Eadar Dà Chànan: self-translation, the bilingual edition and modern Scottish gaelic poetry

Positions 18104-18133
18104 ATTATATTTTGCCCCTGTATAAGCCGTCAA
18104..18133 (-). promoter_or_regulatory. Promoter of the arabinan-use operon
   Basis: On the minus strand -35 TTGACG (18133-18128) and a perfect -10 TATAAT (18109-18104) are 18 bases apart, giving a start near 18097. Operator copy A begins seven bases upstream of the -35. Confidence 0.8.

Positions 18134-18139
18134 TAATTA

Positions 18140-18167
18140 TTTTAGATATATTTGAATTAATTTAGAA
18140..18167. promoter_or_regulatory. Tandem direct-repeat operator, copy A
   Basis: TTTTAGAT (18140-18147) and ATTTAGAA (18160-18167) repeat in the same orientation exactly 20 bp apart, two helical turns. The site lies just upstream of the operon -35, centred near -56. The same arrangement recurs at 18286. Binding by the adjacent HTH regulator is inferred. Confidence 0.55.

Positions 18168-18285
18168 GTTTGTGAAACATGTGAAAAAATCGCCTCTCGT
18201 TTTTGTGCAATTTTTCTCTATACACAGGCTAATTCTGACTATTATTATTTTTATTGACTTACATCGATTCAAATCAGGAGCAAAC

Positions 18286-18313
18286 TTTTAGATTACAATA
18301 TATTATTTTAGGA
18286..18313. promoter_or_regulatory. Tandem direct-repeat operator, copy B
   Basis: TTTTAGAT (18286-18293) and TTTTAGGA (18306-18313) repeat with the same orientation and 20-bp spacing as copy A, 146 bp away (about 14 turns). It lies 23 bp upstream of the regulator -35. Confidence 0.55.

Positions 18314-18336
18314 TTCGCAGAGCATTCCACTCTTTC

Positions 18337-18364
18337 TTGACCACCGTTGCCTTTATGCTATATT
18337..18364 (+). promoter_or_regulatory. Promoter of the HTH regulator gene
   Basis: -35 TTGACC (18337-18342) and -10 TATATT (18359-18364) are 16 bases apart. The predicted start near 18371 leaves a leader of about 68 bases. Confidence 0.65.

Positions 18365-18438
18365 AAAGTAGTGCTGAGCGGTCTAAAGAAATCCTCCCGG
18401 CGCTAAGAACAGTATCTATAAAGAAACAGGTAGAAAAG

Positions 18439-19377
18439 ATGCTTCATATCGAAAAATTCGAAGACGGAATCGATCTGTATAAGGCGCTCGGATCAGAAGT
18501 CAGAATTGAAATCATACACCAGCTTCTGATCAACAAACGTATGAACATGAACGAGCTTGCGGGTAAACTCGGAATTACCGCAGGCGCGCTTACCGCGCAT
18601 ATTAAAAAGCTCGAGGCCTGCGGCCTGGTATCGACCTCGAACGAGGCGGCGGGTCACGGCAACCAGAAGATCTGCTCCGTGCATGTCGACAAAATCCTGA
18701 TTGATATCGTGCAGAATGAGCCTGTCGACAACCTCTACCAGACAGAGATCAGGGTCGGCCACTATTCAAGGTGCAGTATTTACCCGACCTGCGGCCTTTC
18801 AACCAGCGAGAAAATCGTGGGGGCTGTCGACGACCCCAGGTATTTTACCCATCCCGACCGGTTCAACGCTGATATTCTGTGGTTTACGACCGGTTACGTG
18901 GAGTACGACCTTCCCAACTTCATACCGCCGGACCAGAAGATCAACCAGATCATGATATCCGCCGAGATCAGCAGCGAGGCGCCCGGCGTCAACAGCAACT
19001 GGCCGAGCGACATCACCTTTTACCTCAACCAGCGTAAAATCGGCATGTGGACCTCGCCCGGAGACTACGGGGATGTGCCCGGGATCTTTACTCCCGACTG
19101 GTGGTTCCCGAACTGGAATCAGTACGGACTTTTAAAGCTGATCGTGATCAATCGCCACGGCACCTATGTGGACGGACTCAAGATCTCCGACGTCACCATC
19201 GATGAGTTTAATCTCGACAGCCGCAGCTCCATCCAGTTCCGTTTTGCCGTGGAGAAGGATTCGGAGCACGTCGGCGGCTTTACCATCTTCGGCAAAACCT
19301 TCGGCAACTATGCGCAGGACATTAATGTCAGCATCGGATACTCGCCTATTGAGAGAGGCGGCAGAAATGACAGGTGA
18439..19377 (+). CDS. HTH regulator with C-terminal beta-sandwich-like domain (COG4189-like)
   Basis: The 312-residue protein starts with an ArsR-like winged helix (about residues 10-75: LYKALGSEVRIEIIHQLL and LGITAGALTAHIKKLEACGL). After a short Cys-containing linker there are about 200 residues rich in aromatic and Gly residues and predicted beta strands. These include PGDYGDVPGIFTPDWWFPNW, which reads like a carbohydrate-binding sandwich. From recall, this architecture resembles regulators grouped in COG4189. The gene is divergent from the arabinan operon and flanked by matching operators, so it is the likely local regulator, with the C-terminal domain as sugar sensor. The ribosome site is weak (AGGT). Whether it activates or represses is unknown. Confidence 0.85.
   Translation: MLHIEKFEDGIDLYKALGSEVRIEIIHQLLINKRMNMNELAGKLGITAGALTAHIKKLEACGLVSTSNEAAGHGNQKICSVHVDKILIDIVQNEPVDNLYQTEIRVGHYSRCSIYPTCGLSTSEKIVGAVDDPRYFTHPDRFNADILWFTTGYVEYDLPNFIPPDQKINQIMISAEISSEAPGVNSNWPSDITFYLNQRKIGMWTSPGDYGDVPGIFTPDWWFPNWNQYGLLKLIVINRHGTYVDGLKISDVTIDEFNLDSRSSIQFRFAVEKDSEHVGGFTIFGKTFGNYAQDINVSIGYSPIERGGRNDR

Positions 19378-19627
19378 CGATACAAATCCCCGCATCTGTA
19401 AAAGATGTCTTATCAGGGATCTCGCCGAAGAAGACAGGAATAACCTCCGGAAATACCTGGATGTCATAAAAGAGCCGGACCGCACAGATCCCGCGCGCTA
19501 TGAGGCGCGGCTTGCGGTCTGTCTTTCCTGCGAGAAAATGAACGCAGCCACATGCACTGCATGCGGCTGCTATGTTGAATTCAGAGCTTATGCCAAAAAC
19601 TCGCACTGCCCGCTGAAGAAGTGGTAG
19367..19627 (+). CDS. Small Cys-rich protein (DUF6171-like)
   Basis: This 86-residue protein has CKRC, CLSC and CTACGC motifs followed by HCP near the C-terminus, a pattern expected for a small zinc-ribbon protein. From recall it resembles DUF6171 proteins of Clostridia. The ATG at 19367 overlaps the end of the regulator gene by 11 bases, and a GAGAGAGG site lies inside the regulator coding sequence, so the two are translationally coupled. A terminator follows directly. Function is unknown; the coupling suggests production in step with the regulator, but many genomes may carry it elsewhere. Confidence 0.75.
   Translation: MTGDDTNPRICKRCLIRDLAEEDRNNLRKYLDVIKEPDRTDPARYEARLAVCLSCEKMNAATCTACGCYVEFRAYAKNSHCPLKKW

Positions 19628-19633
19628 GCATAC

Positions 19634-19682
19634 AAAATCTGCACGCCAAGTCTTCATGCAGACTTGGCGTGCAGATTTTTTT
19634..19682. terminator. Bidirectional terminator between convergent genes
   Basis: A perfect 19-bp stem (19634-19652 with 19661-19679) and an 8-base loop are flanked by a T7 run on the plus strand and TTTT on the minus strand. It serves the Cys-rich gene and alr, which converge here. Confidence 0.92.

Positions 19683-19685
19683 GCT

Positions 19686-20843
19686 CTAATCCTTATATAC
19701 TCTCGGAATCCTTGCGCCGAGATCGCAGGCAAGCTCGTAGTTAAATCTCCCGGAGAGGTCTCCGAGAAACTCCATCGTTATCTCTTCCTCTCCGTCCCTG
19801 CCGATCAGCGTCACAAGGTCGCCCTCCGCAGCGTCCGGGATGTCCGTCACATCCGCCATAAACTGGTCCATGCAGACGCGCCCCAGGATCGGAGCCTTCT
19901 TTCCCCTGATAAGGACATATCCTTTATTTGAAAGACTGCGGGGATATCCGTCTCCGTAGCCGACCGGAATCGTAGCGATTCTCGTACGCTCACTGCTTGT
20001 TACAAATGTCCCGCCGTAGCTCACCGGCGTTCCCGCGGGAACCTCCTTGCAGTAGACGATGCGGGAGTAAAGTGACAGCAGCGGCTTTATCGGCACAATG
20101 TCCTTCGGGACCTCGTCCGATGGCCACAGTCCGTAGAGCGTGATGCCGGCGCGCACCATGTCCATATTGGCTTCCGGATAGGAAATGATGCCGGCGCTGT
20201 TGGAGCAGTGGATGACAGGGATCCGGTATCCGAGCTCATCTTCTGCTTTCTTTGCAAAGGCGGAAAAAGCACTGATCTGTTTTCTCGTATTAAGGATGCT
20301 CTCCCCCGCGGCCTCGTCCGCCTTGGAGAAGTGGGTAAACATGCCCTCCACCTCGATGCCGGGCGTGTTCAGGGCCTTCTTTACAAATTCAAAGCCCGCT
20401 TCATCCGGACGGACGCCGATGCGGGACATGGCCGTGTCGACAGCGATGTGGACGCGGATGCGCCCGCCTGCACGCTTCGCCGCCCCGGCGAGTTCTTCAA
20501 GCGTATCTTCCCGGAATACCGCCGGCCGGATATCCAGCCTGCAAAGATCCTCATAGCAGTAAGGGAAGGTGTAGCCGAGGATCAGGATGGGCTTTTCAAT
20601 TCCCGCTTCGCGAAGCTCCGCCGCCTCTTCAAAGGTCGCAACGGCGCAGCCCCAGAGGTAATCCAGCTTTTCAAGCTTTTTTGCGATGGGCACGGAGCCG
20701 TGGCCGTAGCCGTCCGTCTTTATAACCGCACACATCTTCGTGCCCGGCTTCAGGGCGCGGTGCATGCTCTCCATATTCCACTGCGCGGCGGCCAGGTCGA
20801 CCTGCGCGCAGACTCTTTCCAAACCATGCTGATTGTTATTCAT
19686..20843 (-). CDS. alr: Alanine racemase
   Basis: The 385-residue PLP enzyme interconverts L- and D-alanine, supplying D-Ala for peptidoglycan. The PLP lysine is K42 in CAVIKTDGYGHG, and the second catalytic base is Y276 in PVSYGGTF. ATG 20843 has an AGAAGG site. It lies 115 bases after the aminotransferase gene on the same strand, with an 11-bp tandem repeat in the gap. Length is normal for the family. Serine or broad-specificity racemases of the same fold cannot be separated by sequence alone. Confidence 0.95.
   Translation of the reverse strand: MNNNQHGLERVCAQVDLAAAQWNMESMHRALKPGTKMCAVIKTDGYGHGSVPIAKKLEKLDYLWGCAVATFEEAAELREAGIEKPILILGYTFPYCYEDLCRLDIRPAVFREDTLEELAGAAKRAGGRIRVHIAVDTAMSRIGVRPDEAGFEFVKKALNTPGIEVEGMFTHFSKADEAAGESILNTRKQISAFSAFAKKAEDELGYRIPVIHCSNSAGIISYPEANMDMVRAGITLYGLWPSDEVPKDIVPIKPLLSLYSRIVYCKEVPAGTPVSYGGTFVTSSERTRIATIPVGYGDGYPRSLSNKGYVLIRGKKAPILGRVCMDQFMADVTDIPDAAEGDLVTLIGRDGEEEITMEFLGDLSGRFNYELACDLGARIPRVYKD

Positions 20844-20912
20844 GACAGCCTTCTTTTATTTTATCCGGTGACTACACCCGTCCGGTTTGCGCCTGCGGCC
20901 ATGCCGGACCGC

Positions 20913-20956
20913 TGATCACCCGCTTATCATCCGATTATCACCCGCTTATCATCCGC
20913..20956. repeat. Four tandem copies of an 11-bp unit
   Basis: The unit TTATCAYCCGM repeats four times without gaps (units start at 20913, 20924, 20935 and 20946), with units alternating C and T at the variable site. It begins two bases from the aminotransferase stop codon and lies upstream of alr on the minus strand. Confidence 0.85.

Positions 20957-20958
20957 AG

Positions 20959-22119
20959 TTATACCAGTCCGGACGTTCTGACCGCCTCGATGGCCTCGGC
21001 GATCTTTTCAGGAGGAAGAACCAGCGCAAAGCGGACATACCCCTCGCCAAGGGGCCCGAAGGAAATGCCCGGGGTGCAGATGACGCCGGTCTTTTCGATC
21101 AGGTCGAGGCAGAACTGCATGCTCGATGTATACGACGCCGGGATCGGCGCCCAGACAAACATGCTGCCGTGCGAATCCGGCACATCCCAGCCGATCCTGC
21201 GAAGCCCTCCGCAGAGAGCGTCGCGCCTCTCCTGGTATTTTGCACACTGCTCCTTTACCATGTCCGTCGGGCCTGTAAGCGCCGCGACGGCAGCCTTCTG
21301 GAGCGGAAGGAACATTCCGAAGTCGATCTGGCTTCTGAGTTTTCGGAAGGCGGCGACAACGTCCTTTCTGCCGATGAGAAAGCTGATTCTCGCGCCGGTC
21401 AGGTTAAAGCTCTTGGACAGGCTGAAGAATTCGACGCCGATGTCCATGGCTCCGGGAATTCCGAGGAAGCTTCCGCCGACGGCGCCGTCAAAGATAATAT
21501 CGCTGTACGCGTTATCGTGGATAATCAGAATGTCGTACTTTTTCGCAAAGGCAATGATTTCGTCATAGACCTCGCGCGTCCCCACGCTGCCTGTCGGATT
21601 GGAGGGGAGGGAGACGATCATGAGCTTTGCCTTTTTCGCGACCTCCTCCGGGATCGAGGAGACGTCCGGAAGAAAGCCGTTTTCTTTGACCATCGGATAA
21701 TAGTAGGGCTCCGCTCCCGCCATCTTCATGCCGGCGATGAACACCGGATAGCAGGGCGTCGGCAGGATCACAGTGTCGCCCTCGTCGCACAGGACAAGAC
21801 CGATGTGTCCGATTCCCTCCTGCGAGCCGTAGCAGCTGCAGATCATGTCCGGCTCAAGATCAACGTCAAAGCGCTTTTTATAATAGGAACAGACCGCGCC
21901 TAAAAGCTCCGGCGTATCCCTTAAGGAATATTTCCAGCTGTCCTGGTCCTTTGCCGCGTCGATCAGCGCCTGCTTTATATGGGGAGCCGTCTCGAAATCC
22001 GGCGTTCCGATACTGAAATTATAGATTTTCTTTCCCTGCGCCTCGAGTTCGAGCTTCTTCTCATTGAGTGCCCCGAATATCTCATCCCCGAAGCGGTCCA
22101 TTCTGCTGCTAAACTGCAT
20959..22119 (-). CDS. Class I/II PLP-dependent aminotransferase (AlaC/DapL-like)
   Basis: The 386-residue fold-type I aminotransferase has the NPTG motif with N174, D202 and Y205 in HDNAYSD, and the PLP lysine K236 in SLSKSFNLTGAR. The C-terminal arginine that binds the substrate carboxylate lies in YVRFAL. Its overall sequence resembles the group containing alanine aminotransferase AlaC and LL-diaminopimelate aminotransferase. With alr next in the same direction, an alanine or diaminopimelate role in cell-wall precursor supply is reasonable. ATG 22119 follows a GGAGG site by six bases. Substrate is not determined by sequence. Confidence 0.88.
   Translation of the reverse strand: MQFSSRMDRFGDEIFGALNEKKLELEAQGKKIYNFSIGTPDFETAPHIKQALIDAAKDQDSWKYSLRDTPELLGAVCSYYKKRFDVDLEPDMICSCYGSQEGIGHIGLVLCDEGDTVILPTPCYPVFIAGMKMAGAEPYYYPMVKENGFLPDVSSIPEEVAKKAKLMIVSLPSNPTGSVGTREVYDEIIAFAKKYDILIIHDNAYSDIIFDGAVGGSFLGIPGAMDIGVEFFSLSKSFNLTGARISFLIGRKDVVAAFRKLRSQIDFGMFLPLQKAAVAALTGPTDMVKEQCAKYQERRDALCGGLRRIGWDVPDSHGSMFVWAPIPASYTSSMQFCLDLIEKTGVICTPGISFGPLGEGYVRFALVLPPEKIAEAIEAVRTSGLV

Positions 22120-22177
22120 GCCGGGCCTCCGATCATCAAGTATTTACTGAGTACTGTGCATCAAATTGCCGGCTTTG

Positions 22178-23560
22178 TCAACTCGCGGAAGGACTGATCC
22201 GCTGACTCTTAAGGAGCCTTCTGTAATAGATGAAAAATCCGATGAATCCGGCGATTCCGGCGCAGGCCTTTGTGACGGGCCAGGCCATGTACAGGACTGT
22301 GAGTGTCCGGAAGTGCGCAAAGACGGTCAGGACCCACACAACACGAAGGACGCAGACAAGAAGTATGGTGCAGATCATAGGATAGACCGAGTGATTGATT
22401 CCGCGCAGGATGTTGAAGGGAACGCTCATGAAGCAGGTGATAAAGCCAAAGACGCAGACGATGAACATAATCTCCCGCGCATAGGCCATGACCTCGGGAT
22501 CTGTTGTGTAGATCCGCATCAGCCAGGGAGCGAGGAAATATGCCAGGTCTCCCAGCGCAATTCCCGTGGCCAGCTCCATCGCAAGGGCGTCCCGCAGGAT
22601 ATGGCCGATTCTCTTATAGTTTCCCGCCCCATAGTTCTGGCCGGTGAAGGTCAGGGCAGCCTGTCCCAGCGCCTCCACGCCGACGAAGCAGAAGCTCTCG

Self-translation has become a firmly established translation practice in connection with contemporary Scottish Gaelic poetry, so much so that the corpus of contemporary Gaelic poetry might be more realistically understood as referring to a bilingual corpus of Gaelic originals and their English translations provided by the author. This was of course not always the case. Rather, today’s situation has to be seen as the result of a steady development over the past sixty years or so which began with initial attempts by Gaelic authors such as Sorley MacLean (Somhairle MacGill-Eain) and Derick Thomson (Ruaraidh MacThòmais) to enter into a professional dialogue with others involved with literary writing and appreciation in Scotland and beyond. During the 1930s and 1940s, working most intensely towards the publication of his renowned poetry collection Dàin do Eimhir, MacLean had close friends in Hugh MacDiarmid, Douglas Young, Robert Garioch and other influential Scottish poets, all of them highly aware of the importance and potential of the linguistic diversity within Scottish society. As a result, we find some of MacLean’s poetry translated into Scots by his literary friends and colleagues. Dàin do Eimhir, which was finally published in 1943, could well have been published with a selection of Young’s translations into Scots. Eventually, however, a selection of MacLean’s own prose translations into English were printed at the end of the volume. This choice indicates an approach to Gaelic poetry publishing which was to become established over the following half century, namely to be inclusive towards the Anglophone world whilst maintaining authorial authority throughout the publication.